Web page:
Dennis Arundell

Dennis Arundell

Actor, Opera Scholar, Translator, Producer, Conductor and Composer

Dennis Drew Arundell (1898 – 1988) was a British actor, librettist, opera scholar, translator, producer, director, conductor and composer of incidental music.

Arundell’s studies at St John’s College, Cambridge, reading Classics and Music, were interrupted by the First World War when he joined the army. As a Fellow of the College from 1923 to 1929 he mounted the first staging of Handel’s Semele in 1926, and an early British performance of Stravinsky’s L’Histoire du soldat. He took the title role in the first British performance of Pirandello’s Enrico IV, with designs by Cecil Beaton.

He also developed a lifelong love of the music of Purcell; publishing a book and conducting and producing The Fairy-Queen in Hyde Park in 1927, and editing King Arthur the following year. 

His professional acting debut took place at the Lyric Hammersmith in 1926 in the revue Riverside Nights and he created the role of Viscount Harkaway in Tantivy Towers. In 1933 he joined the Old Vic company in 1933, appearing as Lucio in Measure for Measure, Scandal in Love for Love, and Antonio in The Tempest, also composing the incidental music. 

After the Second World War Arundell concentrated on opera – as producer, translator, teacher, and historian. He also produced operas such as I quatro rusteghi (1946), Faust (1947), Katya Kabanova (1951), Tosca, and The Flying Dutchman, for Sadler’s Wells Opera. His production technique was described as having “dramatic vigour and stage mastery”, while displaying his “breadth of historical inquiry”.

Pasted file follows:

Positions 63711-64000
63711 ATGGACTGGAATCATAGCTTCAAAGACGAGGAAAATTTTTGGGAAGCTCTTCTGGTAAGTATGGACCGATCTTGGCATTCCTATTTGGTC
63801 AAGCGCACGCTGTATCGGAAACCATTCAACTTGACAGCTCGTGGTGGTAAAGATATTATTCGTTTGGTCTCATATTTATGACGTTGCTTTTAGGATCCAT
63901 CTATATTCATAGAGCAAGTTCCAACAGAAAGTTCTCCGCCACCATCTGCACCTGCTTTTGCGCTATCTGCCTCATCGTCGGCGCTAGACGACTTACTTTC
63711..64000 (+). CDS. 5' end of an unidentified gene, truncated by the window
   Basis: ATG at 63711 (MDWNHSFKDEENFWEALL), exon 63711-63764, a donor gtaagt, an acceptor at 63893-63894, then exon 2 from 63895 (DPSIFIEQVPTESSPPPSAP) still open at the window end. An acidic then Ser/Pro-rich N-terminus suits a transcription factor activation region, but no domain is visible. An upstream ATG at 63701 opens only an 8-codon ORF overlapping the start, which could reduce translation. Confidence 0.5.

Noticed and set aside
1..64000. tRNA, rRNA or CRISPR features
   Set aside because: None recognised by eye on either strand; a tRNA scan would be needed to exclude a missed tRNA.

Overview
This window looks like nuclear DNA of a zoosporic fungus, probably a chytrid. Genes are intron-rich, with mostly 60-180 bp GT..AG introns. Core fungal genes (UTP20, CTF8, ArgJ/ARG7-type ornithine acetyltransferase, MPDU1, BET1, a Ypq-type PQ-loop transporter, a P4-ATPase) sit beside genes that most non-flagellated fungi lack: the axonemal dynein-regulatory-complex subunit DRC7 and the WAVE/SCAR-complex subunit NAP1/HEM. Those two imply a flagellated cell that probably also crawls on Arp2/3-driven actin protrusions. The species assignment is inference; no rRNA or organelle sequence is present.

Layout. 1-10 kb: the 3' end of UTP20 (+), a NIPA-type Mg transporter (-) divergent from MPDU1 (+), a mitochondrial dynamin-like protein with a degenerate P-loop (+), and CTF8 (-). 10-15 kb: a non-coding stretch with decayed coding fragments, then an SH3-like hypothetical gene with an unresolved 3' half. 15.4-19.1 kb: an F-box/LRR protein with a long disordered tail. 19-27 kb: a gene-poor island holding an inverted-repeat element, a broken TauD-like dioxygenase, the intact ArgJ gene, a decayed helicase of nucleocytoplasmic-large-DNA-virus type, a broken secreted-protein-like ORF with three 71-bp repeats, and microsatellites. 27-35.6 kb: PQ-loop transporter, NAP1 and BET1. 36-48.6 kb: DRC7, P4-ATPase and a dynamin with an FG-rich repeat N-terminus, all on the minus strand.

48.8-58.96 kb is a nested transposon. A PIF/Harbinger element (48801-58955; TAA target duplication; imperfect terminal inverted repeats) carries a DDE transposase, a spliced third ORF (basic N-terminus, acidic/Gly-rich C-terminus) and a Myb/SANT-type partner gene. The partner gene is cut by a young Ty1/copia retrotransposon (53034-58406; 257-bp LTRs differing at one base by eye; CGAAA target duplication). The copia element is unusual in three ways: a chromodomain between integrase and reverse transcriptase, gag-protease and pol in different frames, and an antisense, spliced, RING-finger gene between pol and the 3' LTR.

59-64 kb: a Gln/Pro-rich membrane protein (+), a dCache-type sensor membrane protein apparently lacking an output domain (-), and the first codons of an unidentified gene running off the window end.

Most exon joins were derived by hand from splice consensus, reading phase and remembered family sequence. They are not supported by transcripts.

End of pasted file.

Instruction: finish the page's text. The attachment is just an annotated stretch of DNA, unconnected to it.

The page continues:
He directed a revival of The Bohemian Girl at Covent Garden in 1951 with Beecham conducting, following this with the same conductor the first production of Irmelin at the New Theatre in Oxford in 1953.

He also worked as a producer for Australian Opera and the Finnish National Theatre and Opera, and was head of opera at the Royal College of Music from 1959–73.

Arundell’s publications include an edition of Congreve’s text for Semele (1925), Dryden and Howard (1929), The Critic at the Opera (1957), and The Story of Sadler’s Wells (1965, 2nd edition 1978). He gave lectures at the Society of Theatre Research, broadcast regularly, was a member of the Purcell Society, and wrote for Opera magazine.